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I'm a print designer. Knowing how much waste is caused by my work and how it

I'm a print designer. Knowing how much waste is caused by my work and how it precludes several industries causing harm to the environment in different ways, and considering that I am concerned about having a healthy environment, is it unethical for me to continue my practice? If I stop, others will still continue, and they will be joined by more; and there are plenty of other industries with even more environmentally harmful practices. Although there is a definite environmental impact from my work, there is a social acceptance of, and potential humanistic need for, my work. Does the latter override the former due to its immediacy?

Life is complicated, sure enough...

My advice (for what it is worth--not much, I expect) is for you to hang on to your job. Partly, this is precisely because you quitting your job (unless you have some other very clear option available to you in a "clean" occupation) won't make the least bit of difference to the project of ending waste, for the very reasons you gave: someone else will do it, and all you will have done is put yourself out of work.

Instead, why don't you consider--and urge your colleagues to consider--"greener" practices at work. For example, designs done on computers (rather than sketched on paper) create less paper waste. (An out-of-date example, I'm sure, but I hope you get the point.) Those with expertise in an industry are in the best position to find ways to cut waste and to come up with processes (and products) that are not so bad for the environment. Find these!

And where you can't find better solutions, consider finding "compensations" such as planting more trees at your place of work--or contributing trees to plant in local park areas, or somewhere else in the world--and so on. Quitting your job may seem very noble and clean--but the reality is that you are likely to end up doing something just as bad (or possibly worse), and if you stay, you may be able to make a positive difference.

Life is complicated, sure enough... My advice (for what it is worth--not much, I expect) is for you to hang on to your job. Partly, this is precisely because you quitting your job (unless you have some other very clear option available to you in a "clean" occupation) won't make the least bit of difference to the project of ending waste, for the very reasons you gave: someone else will do it, and all you will have done is put yourself out of work. Instead, why don't you consider--and urge your colleagues to consider--"greener" practices at work. For example, designs done on computers (rather than sketched on paper) create less paper waste. (An out-of-date example, I'm sure, but I hope you get the point.) Those with expertise in an industry are in the best position to find ways to cut waste and to come up with processes (and products) that are not so bad for the environment. Find these! And where you can't find better solutions, consider finding "compensations" such as planting more...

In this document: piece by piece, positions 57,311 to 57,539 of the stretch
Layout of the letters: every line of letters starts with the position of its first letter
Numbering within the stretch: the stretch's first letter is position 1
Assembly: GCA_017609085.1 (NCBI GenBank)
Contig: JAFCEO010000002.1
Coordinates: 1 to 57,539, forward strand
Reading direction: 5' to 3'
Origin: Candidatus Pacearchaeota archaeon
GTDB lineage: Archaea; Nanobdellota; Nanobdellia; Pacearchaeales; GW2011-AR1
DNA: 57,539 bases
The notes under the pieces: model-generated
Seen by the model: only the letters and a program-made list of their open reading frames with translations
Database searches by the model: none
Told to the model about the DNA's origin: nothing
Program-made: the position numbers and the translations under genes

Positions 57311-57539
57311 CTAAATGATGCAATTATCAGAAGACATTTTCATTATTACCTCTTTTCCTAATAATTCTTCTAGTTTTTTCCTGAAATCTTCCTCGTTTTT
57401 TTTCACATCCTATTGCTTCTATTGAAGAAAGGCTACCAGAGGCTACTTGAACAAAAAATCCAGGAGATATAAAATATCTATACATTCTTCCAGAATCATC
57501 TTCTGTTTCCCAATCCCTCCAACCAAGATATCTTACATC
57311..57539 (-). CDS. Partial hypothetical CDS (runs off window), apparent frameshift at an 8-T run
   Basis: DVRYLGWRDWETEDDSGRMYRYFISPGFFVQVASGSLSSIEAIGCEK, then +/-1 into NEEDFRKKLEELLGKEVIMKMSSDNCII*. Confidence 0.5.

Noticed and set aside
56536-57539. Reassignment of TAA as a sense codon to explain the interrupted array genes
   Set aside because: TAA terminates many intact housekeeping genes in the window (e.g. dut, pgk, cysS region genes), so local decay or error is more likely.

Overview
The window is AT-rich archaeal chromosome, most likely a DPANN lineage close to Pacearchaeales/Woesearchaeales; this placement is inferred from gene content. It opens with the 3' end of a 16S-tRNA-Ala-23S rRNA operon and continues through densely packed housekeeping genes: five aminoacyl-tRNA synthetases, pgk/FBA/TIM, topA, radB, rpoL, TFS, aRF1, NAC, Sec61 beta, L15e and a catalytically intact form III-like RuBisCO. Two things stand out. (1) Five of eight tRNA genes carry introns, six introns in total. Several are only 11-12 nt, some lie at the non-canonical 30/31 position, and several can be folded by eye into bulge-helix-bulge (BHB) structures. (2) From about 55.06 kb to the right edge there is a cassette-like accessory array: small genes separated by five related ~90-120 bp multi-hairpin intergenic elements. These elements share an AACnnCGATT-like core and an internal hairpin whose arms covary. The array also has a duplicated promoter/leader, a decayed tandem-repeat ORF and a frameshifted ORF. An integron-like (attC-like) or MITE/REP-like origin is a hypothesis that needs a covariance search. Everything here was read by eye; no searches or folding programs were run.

Why do people say that some things mankind does are unnatural? Isn't every human

Why do people say that some things mankind does are unnatural? Isn't every human development natural because we are part of nature?

I agree with Nicholas that where we can take natural to mean 'conducive to human flourishing', in Aristotle's sense, there will be a connection between being natural and being good. But there are natural functions that do not carry this meaning. In biological cases, functions often correspond to 'selected effects'. Thus the function of the white fur of a polar bear is camoflage, and that coloration is the result of natural selection. Bears in that environment with white fur did better at reproducing than their more colourful cousins. Selected effects are in that sense natural: they are what the trait is for.

From a moral point of view, however, selected effects may be bad and unselected effects may be good. Thus we may have evolved a tendency to deceive other people in certain circumstances, even if this is not morally decent behaviour, and someone who decently resists this temptation may be bucking that evolved inclination. Selected effects may be conducive to what we might call 'reproductive flourishing', but as Nicholas emphasizes, this is not what Aristotle meant by 'flourishing' and it is not the same as what is morally valuable.

I agree with Peter Lipton that most cases of people associating unnaturalness with badness are cases that provide no such connection. Usually, however, I find in such faulty associations a false conception of what is and is not "natural." For example, many people have claimed that homosexual sex acts are "unnatural," for the reason that the biological function of sex is reproduction. So homosexual sex acts would be ones, to use Peter Lipton's expression that appropriated "something that has one function [reproduction] in order to perform a different function [giving and receiving pleasure, for example]." While I concede that homosexual sex acts cannot serve the function of reproduction (at least directly--I can come up with cases where it does so indirectly), I do not at all concede the claim that the natural function of sex is reproduction, since plainly that would make most sexual activities unnatural , including (but not limited to) kissing, caressing, oral or manual sex, and most of the...